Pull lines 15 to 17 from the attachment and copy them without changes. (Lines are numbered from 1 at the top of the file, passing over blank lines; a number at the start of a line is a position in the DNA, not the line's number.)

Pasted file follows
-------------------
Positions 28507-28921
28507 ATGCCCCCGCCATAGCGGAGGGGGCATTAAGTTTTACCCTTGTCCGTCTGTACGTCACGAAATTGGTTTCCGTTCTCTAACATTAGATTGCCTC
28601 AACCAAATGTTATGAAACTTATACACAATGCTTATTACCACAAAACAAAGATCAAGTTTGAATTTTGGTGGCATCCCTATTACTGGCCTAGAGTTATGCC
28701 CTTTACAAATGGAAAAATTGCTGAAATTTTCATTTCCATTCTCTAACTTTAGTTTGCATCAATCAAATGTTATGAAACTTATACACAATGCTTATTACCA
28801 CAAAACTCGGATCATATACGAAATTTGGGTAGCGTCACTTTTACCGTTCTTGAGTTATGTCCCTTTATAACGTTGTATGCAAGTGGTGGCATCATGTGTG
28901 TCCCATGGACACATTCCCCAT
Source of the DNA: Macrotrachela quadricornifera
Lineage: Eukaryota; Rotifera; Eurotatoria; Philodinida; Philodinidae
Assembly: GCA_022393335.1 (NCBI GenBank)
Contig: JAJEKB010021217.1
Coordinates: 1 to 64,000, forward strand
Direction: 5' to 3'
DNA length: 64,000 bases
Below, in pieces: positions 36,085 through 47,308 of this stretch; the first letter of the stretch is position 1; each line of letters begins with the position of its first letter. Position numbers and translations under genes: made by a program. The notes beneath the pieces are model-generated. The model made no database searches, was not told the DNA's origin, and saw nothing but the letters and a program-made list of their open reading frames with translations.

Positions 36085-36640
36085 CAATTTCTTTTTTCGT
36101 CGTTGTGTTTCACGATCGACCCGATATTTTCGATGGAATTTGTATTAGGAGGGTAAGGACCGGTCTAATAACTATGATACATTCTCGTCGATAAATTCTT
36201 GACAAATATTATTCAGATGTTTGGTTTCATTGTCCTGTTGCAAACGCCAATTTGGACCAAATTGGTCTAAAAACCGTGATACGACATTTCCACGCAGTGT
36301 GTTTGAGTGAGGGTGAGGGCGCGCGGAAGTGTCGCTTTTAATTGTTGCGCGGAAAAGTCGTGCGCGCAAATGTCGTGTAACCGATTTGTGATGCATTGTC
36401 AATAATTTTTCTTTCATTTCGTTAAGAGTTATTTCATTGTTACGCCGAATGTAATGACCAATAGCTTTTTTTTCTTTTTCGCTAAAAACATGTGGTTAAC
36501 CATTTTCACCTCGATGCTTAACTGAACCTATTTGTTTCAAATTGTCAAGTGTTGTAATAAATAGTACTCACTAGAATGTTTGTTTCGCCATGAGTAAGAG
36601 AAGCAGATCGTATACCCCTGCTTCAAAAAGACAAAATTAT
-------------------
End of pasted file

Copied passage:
Positions 36085-36640
36085 CAATTTCTTTTTTCGT
36101 CGTTGTGTTTCACGATCGACCCGATATTTTCGATGGAATTTGTATTAGGAGGGTAAGGACCGGTCTAATAACTATGATACATTCTCGTCGATAAATTCTT